• Distributed Shared MemorySimultaneous read/write access by spatially distributed processorsAbstraction layer of an implementation built from message passing primitivesSemantics not so clean

    Mateti, Linux Clusters

  • Semaphores

    Semaphore s;V(s) ::= s := s + 1 P(s) ::= when s > 0 do s := s 1

    Deeply studied theory.

    Mateti, Linux Clusters

  • Condition VariablesCondition C;C.wait()C.signal()

    Mateti, Linux Clusters

  • Distributed Shared MemoryA common address space that all the computers in the cluster share.Difficult to describe semantics.

    Mateti, Linux Clusters

  • Distributed Shared Memory: IssuesDistributedSpatiallyLANWANNo global time available

    Mateti, Linux Clusters

  • Distributed ComputingNo shared memoryCommunication among processesSend a messageReceive a messageAsynchronousSynchronousSynergy among processes

    Mateti, Linux Clusters

  • MessagesMessages are sequences of bytes moving between processesThe sender and receiver must agree on the type structure of values in the messageMarshalling: data layout so that there is no ambiguity such as four chars v. one integer.

    Mateti, Linux Clusters

  • Message PassingProcess A sends a data buffer as a message to process B.Process B waits for a message from A, and when it arrives copies it into its own local memory.No memory shared between A and B.

    Mateti, Linux Clusters

  • Message PassingObviously, Messages cannot be received before they are sent.A receiver waits until there is a message.AsynchronousSender never blocks, even if infinitely many messages are waiting to be receivedSemi-asynchronous is a practical version of above with large but finite amount of buffering

    Mateti, Linux Clusters

  • Message Passing: Point to PointQ: send(m, P) Send message M to process PP: recv(x, Q)Receive message from process Q, and place it in variable xThe message dataType of x must match that of m As if x := m

    Mateti, Linux Clusters

  • BroadcastOne sender Q, multiple receivers PNot all receivers may receive at the same timeQ: broadcast (m) Send message M to processesP: recv(x, Q)Receive message from process Q, and place it in variable x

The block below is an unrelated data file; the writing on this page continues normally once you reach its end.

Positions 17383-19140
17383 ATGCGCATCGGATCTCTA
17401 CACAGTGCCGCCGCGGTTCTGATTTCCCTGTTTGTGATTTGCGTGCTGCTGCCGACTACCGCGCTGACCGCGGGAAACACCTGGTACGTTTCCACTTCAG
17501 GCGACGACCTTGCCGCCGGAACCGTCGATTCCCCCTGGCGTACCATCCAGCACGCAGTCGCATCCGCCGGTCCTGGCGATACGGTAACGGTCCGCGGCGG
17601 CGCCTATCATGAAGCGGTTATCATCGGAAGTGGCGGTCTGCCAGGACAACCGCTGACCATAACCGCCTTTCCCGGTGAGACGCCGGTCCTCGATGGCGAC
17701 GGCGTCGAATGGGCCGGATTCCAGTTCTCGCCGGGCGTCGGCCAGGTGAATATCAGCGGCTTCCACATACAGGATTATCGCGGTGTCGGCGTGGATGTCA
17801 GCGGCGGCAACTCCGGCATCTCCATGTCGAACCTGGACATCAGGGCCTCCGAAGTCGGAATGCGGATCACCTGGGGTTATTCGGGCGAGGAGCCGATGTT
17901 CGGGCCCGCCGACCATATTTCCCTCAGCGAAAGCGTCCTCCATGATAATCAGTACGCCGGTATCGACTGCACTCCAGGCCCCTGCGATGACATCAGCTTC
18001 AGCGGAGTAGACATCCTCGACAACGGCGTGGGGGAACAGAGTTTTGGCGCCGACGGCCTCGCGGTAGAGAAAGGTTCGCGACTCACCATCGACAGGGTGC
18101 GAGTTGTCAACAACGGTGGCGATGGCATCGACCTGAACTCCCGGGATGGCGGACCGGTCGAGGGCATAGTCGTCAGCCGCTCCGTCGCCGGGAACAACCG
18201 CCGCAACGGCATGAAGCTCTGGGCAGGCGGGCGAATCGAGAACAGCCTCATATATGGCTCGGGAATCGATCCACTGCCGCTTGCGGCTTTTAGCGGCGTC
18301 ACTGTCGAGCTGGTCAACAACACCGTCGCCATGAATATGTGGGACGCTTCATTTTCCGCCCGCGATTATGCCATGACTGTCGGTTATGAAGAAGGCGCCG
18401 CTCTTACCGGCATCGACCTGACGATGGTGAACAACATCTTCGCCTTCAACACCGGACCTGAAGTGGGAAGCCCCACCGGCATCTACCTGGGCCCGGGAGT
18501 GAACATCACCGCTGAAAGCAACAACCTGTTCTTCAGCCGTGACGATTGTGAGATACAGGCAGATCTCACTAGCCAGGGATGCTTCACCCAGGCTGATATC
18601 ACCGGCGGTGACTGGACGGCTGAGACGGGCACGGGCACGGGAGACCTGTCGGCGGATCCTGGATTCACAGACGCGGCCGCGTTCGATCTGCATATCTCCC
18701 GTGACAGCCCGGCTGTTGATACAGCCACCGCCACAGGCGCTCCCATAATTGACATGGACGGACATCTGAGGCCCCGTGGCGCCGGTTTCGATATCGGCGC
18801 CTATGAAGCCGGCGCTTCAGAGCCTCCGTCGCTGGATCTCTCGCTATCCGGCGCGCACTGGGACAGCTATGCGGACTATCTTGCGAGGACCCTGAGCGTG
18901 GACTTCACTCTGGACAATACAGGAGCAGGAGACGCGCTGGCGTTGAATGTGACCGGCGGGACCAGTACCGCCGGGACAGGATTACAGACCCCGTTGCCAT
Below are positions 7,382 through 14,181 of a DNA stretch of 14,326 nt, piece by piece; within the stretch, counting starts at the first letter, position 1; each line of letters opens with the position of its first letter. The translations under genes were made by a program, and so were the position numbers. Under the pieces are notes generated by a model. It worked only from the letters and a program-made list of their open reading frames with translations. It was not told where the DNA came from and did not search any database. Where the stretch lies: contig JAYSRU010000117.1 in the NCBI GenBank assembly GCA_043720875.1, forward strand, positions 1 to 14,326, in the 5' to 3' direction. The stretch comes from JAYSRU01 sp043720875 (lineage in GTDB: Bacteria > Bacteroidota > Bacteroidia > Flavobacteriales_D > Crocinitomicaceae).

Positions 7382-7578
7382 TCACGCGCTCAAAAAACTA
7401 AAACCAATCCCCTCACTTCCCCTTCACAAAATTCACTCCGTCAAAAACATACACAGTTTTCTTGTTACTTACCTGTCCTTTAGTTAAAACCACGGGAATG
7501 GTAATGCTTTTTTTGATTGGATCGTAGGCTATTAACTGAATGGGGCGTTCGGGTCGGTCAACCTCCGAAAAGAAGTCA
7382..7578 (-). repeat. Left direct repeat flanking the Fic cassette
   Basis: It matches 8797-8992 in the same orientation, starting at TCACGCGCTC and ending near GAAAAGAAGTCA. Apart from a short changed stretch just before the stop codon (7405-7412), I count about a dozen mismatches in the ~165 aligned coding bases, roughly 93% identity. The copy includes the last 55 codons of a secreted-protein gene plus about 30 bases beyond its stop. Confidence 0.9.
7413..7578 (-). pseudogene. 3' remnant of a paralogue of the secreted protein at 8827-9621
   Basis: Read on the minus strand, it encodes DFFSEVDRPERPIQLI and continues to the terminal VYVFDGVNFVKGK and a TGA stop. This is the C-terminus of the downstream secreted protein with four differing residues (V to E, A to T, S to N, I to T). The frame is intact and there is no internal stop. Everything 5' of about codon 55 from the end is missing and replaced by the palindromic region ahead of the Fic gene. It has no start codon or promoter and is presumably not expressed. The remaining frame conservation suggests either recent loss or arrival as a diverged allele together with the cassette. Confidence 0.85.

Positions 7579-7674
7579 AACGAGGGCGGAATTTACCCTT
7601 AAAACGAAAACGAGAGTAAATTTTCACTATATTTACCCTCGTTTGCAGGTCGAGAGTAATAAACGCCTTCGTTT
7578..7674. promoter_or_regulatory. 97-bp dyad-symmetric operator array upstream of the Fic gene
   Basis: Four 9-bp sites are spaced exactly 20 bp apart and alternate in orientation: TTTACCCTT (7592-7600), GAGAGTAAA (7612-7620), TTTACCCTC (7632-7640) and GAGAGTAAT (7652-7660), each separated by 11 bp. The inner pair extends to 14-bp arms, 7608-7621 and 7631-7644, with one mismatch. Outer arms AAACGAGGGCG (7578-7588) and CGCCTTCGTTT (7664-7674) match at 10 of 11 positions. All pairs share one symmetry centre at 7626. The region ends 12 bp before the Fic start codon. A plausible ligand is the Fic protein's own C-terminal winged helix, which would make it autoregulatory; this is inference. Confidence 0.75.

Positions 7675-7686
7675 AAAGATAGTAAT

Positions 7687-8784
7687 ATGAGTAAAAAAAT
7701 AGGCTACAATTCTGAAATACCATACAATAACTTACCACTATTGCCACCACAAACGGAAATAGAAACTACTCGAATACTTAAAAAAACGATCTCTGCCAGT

Mateti, Linux Clusters

  • Synchronous Message PassingSender blocks until receiver is ready to receive.Cannot send messages to self.No buffering.

    Mateti, Linux Clusters

  • Asynchronous Message PassingSender never blocks.Receiver receives when ready.Can send messages to self.Infinite buffering.

    Mateti, Linux Clusters

  • Message PassingSpeed not so good Sender copies message into system buffers.Message travels the network.Receiver copies message from system buffers into local memory.Special virtual memory techniques help.Programming Qualityless error-prone cf. shared memory

    Mateti, Linux Clusters

  • Computer Architectures

    Mateti, Linux Clusters

  • Architectures of Top 500 Sys

    Mateti, Linux Clusters

  • Architectures of Top 500 Sys

    Mateti, Linux Clusters

  • Mateti, Linux Clusters

  • Parallel ComputersTraditional supercomputersSIMD, MIMD, pipelinesTightly coupled shared memoryBus level connectionsExpensive to buy and to maintainCooperating networks of computers

    Mateti, Linux Clusters

  • Traditional SupercomputersVery high starting costExpensive hardwareExpensive softwareHigh maintenanceExpensive to upgrade

    Mateti, Linux Clusters

  • Computational Grids Grids are persistent environments that enable software applications to integrate instruments, displays, computational and information resources that are managed by diverse organizations in widespread locations.

    Mateti, Linux Clusters

  • Computational GridsIndividual nodes can be supercomputers, or NOWHigh availabilityAccommodate peak usageLAN : Internet :: NOW : Grid

    Mateti, Linux Clusters

  • Buildings-Full of Workstations

    Distributed OS have not taken a foot hold. Powerful personal computers are ubiquitous. Mostly idle: more than 90% of the up-time?100 Mb/s LANs are common. Windows and Linux are the top two OS in terms of installed base.

    Mateti, Linux Clusters

  • Networks of Workstations (NOW)WorkstationNetworkOperating SystemCooperationDistributed+Parallel Programs

    Mateti, Linux Clusters

  • What is a Workstation? PC? Mac? Sun ?Workstation OS

    Mateti, Linux Clusters

  • Workstation OSAuthenticated usersProtection of resourcesMultiple processesPreemptive schedulingVirtual MemoryHierarchical file systemsNetwork centric

    Mateti, Linux Clusters

  • Clusters of WorkstationsInexpensive alternative to traditional supercomputersHigh availabilityLower down timeEasier accessDevelopment platform with production runs on traditional supercomputers

    Mateti, Linux Clusters

  • Clusters of WorkstationsDedicated NodesCome-